Ongoing modern brain research has demonstrated that there is a so-called “God” or “religious” area of the human brain. This research data result has been mostly dismissed as some sort of anachronistic curiosity. The prevailing hypothesis seems to be that this “religious” part of the human brain, which is not present in other animals, evolved to help us deal with our human finitude.
This hypothesis has been carefully crafted as a way to casually dismiss the findings. However, it fails to deal with the findings themselves, or the implications, both immediate and extended.
The fact that the human brain has a “religious” area as a fundamental part of its biological structure is important simply because it exists in every known copy. This “religious” biological structure can be reliably stimulated with a variety of methods, including the external application of strong magnetic fields to the appropriate area of the side of the head, as well as a variety of drug-induced stimulations. These stimulations produce feelings of religious ecstasy and/or religious visions.
There are likely other undiscovered functions of this “god” area of the brain that must necessarily be intrinsic to brain and mind function.
The human brain is by far the most complicated structure in the known Universe. Why would a “religious” part of the human brain even exist? The fact that this area does exist indicates it is indeed important, though it is not precisely clear why without delving into religious argumentation, which I’ll attend to later.
For now, I wish to concentrate on the implications of this “religious” biological brain structure.
What does the presence of this structure mean to human behavior? What psychological significance does its presence imply? What relationship does this “religious” structure have from a social standpoint? What relationship does it have with the human sense of right and wrong? How does it control our thinking? How does it affect our behavior?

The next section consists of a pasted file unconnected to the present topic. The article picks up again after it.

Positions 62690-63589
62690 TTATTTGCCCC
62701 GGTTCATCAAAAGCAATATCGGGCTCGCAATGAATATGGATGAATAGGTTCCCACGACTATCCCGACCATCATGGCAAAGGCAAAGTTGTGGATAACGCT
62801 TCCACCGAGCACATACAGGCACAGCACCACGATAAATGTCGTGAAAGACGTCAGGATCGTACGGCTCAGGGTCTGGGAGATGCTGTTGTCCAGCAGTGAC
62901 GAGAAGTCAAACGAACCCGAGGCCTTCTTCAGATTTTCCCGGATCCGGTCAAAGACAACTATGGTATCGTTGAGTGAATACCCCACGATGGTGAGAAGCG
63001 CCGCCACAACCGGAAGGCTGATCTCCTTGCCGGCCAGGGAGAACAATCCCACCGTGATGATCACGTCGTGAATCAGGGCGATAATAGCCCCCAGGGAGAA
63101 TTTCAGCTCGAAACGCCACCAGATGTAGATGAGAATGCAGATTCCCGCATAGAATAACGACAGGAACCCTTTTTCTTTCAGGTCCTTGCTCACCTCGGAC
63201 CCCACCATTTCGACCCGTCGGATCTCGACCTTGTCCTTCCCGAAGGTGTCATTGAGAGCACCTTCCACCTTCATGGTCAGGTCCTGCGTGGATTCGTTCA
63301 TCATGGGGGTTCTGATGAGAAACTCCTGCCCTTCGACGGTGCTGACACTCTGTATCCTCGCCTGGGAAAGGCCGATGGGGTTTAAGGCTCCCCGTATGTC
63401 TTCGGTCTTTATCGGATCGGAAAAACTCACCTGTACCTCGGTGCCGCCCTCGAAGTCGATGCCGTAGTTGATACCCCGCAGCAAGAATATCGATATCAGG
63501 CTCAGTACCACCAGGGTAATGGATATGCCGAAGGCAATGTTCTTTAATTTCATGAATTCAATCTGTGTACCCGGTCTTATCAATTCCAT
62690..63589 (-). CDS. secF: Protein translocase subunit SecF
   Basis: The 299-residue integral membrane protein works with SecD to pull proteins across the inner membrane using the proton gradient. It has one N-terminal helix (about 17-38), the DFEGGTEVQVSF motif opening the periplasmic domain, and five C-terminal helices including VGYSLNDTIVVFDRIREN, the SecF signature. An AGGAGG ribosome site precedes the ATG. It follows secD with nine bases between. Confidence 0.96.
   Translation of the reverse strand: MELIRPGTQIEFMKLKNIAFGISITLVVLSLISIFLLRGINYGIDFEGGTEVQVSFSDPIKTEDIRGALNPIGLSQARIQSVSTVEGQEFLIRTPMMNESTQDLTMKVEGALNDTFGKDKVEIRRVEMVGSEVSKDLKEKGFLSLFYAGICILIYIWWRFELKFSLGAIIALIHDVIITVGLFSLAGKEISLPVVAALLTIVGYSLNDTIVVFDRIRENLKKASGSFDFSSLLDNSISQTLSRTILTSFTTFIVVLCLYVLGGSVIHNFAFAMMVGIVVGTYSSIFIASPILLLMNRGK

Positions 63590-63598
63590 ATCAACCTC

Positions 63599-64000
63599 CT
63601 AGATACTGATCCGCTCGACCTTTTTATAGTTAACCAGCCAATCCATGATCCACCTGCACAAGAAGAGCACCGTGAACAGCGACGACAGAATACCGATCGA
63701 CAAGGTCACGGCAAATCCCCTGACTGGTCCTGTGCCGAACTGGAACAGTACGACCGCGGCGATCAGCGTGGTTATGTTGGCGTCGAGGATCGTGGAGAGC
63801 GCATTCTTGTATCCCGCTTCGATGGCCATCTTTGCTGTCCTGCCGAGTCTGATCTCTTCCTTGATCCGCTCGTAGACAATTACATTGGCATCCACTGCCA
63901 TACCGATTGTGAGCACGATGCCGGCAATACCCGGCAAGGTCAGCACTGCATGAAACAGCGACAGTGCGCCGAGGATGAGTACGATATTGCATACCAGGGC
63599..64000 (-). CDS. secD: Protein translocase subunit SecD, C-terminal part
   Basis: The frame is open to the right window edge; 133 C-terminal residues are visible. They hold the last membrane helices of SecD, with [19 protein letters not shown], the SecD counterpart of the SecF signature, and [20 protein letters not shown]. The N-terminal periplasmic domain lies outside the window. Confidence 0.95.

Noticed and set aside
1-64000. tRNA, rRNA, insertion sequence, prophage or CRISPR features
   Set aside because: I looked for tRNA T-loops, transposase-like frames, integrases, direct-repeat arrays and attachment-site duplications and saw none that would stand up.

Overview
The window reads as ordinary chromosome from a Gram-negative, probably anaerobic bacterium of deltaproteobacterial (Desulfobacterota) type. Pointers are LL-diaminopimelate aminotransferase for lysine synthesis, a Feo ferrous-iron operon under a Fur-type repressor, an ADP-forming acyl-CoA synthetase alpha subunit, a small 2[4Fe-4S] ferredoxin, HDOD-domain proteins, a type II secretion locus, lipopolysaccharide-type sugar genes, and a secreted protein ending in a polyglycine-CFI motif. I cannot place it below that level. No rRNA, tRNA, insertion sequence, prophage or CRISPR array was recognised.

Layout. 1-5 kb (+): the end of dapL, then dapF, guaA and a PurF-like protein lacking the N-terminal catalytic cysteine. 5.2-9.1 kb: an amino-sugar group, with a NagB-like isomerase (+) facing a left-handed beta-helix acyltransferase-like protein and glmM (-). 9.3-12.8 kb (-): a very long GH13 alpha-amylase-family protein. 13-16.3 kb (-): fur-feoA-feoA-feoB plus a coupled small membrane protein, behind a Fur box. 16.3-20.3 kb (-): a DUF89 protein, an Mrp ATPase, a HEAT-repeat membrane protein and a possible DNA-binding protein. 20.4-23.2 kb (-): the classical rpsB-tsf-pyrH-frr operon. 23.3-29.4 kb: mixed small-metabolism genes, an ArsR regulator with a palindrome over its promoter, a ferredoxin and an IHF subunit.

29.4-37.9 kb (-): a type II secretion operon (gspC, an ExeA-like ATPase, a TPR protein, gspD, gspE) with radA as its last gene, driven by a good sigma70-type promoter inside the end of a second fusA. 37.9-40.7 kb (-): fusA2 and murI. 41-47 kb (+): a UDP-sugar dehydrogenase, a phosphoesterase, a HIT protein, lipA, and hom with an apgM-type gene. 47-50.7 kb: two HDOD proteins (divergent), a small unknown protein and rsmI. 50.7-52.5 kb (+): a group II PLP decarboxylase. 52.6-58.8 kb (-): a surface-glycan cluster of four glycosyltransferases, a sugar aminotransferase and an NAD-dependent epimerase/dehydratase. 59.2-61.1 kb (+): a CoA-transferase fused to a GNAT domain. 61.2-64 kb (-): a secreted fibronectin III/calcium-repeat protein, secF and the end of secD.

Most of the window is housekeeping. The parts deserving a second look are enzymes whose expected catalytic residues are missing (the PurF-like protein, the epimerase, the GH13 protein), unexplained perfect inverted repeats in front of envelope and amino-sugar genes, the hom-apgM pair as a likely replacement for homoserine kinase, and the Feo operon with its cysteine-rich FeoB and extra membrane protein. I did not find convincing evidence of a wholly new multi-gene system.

Since it is part of the biological structure, present in every copy, it would be logical to assume that it is fundamental to the brain’s operation, and therefore fundamental to the human mind’s operation. If it is fundamental to the mind’s operation, the human mind cannot operate independently apart from this structure. It is therefore impossible to have a functioning human mind that isn’t utilizing this hard wired “religious” structure.
Belief in and worship of dogmas are therefore fundamental, regardless of whether a person believes or disbelieves in a deity.
This cycle of belief and worship is self-evident in every human being, regardless of culture, secular or religious background.
Friedrich Nietzsche famously noted the collapse of belief in traditional religions with his “death of God” statement. He predicted that as a result, societies would be easily infected by ideological possessions of various sorts, and that the results would be bloody and catastrophic. The 20th Century bore out his prediction, with the slaughter of men and women being in the hundreds of millions between the Communists and the Nazi’s, both variant forms of ideological possession.
Nietzsche’s solution to this problem was that humans would have to author their own axioms of right and wrong and of good and evil. In other words, man would have to become his own god. Unfortunately, this idea doesn’t seem to function in the actual world. Human beings are very social creatures, and in order to function sustainably over a long period of time, we must be able to agree on fundamental ideas of right and wrong, of good and evil. These ideals must be shared ideals, and based on actual emergent human behavior. These ideals emerge from our long-term behavior, and not from ideological utopian dreams; lofty visions that all to quickly morph into bloody nightmares.